Stock indices across Asia are advancing in Tuesday trading following a spate of mostly positive economic data releases in China and South Korea.
Hong Kong’s Hang Seng is up 1.0%, while the Shanghai Composite is up 0.7%. Japan’s Nikkei 225 and Korea’s KOSPI are both slightly higher, while the U.S. dollar is up slightly against the Japanese yen.
China’s official manufacturing Purchasing Managers Index unexpectedly advanced to 50.3 in March from February’s 50.2 reading. Economists predicted the index would fall to 50.1. The HSBC China manufacturing PMI, on the other hand, fell to 48 from 48.5.
“Today’s PMI data would come as a relief for policymakers, as it suggests that the economy is not slowing as quickly as the PMIs indicated earlier,” say economists at Barclays. “Last week, Premier Li said that the government has policies ready to counter any volatility this year, as well as the capability to maintain growth in a reasonable range. To us, this suggests that the government is going to take more action to stabilise growth, a view we expressed following the release of much weaker-than-expected China data a couple of weeks ago.”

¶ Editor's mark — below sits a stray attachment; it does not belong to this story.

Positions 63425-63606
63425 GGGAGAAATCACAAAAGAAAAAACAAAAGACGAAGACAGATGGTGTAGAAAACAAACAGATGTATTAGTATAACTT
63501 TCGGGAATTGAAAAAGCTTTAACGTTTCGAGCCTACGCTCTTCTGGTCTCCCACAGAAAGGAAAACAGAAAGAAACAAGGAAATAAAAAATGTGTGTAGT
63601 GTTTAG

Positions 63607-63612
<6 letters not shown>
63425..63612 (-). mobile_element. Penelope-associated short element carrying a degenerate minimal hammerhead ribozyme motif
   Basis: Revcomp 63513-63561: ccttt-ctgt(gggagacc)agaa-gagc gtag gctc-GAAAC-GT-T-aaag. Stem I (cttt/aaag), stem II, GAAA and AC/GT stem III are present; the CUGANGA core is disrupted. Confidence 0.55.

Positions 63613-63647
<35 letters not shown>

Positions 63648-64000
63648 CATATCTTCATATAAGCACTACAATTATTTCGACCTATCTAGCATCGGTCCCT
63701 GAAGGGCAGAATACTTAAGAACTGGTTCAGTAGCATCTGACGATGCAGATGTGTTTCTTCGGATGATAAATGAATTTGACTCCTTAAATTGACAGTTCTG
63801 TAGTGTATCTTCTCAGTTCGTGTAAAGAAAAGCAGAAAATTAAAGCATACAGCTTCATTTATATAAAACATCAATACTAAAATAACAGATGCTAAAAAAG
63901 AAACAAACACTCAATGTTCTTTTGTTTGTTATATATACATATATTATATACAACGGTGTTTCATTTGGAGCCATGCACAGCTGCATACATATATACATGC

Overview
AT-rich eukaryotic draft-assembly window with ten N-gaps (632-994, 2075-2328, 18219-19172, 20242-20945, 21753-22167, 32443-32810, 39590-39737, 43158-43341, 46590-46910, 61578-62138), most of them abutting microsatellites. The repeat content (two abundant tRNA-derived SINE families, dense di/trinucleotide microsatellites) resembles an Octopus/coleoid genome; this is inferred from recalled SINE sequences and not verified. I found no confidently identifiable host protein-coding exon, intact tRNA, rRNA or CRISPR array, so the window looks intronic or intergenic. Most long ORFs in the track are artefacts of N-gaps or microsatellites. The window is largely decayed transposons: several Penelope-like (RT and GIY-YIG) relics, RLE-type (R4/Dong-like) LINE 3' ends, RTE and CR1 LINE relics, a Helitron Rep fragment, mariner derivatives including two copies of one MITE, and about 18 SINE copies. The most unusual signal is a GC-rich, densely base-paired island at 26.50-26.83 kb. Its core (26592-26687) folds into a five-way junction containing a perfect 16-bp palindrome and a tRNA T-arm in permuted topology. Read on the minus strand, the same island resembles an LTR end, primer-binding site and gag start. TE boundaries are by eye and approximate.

Also out Tuesday were monthly Korean trade data. Exports advanced 5.2% from a year earlier — above expectations for a 4.2% rise — while imports rose 3.6%, slightly above expectations for a 3.5% gain.
Meanwhile, HSBC’s Korea manufacturing PMI rose to 50.4 in March from 49.8 in February.
“Korea’s stronger manufacturing conditions in March show that its economy remains on track for a gradual recovery,” said Ronald Man, an economist at HSBC, in the PMI release. “Economic growth is expected to be maintained in 1Q 2014, albeit a slower pace when compared with the previous quarter. One promising sign for the trade-dependent economy is stronger export orders from China, which is Korea’s largest export market.”
Korea is known as the “economic canary in the coal mine” given its close ties with the Chinese economy.
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